Surveys show 90 percent of American parents don’t keep track of how much spending money they give to their children each month. And a typical college student will emerge after graduation with thousands of dollars in credit card debt.
In an effort to improve the financial literacy of American families, a Mesa-based start up company has created a stored-value debit card for kids that helps parents control their children’s spending.
Geared to children ages 10-18, the Allow Card is intended to help them understand the value of money while still giving them some degree of financial independence, said Marla Beans, chief executive of Allow Card of America, 1830 S. Alma School Road.
"Kids live in an ask-and-yeshall-receive world," said Tom Smith, founder and director of the company. "Parents have to scramble to meet their kids’ money demands. . . . With this, parents have something they can use to start teaching
their kids to manage money."
At the heart of the program is an online portal, www.allowcard.com. From there, parents can register for a card and load and reload money to the child’s Allow Card account from their own credit card, checking or savings accounts.
Both child and parent can use the Web site to keep track of transactions and how much money remains in the account. Parents can see where their child is spending and for what. Because of the nature of debit cards, kids can’t overdraw the account and rack up debt. If sufficient funds are not available, the transaction will be declined at the point of purchase.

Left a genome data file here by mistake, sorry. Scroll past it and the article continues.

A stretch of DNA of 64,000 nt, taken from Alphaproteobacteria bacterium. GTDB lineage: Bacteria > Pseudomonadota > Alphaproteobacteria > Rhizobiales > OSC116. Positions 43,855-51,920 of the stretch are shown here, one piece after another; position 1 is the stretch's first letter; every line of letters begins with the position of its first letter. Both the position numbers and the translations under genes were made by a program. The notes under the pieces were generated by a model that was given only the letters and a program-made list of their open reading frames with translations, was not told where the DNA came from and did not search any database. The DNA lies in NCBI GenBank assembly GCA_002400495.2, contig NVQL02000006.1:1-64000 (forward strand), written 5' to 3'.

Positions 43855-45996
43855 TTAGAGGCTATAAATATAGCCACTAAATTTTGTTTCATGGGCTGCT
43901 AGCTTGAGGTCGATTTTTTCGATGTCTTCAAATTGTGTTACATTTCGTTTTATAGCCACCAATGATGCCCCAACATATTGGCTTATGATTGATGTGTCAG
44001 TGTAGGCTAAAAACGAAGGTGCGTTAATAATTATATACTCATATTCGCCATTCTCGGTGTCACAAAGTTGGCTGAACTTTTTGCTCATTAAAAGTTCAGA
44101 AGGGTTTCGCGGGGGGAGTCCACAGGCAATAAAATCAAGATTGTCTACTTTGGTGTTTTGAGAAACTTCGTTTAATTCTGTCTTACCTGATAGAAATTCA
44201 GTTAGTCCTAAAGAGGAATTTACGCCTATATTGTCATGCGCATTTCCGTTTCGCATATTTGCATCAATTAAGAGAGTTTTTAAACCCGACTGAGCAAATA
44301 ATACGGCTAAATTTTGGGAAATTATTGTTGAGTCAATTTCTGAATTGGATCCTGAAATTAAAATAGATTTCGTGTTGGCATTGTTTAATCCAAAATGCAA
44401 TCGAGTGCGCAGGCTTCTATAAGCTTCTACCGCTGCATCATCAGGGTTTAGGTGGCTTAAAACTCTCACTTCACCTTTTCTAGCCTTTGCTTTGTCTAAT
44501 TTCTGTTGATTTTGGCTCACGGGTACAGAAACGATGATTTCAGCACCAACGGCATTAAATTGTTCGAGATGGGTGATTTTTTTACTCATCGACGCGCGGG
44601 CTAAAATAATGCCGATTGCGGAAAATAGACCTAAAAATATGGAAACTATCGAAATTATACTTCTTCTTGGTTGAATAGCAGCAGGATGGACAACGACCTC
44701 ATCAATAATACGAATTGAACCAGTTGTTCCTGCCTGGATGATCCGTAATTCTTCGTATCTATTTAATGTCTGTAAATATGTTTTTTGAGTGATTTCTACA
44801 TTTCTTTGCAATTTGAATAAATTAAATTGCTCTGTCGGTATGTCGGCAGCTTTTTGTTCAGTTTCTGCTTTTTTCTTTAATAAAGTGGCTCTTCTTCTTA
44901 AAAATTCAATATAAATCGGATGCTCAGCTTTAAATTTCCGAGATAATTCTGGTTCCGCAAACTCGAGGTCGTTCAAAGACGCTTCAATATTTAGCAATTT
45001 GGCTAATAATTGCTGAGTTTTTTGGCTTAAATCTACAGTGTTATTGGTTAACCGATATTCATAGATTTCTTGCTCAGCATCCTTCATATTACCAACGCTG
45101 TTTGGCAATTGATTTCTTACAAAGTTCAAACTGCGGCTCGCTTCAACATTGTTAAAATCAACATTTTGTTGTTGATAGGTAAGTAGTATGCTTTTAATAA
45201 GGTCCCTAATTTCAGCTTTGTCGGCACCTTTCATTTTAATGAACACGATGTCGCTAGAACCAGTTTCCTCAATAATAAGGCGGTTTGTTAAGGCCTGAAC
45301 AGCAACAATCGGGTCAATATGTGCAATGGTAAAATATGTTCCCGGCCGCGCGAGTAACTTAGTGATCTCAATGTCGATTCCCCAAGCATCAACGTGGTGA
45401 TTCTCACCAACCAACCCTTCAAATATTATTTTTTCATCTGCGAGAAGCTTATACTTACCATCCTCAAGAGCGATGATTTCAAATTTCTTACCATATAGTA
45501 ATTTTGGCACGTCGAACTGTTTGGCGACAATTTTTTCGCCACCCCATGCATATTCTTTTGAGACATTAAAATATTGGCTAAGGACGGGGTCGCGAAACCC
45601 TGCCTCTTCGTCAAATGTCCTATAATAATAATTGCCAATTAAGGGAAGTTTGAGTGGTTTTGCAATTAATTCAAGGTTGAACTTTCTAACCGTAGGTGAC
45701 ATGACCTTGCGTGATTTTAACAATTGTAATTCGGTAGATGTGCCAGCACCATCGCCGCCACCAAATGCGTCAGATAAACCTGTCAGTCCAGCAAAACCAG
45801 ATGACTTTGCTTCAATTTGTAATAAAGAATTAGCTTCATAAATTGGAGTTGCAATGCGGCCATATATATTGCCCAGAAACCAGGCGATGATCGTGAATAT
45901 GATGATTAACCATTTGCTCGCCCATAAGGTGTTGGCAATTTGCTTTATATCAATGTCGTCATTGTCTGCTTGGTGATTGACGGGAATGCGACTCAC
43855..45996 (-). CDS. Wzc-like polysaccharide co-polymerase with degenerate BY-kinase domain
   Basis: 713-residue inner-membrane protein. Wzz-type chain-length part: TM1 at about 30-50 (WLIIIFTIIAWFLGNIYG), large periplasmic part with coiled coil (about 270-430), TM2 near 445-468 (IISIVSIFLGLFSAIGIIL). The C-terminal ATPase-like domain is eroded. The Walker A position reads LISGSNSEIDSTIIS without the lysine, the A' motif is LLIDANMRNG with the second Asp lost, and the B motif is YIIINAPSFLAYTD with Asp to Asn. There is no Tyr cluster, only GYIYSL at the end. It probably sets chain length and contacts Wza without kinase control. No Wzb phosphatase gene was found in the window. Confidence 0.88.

The card is activated by a personal identification number which must be entered at the point of purchase, and provides protection against theft.
The Web site includes features that allow parents to set limits on the locations and merchandise categories that the card will accept. Also, the site contains financial lessons that help teach children to manage money.
The balances in the Allow Card accounts are held by Sioux Falls, S.D.-based MetaBank.
The program has a onetime $20 activation fee and a $3.50 monthly fee. The program also has a fundraising feature in which schools and organizations that offer the card to their students and members receive money back from Allow Card. The amount is $5 for each card issued and 25 cents for each month the account remains activated.
The card became available in late April after two years of development. Smith, a veteran of the automatic teller machine and credit card processing industries, came up with the idea after installing ATMs at two California high schools and being surprised by the amount of use they received.
"They were just using their parents’ cards. I thought if the kids had their own cards, they would use them even more," he said. But he also wanted to set it up so they wouldn’t go into debt.
Smith and Beans were partners in Scottsdale-based Provident One Payment Systems, which they sold in 2003.
Using proceeds from the sale, they set up Allow Card of America.
"We always wanted to issue our own card," Smith said.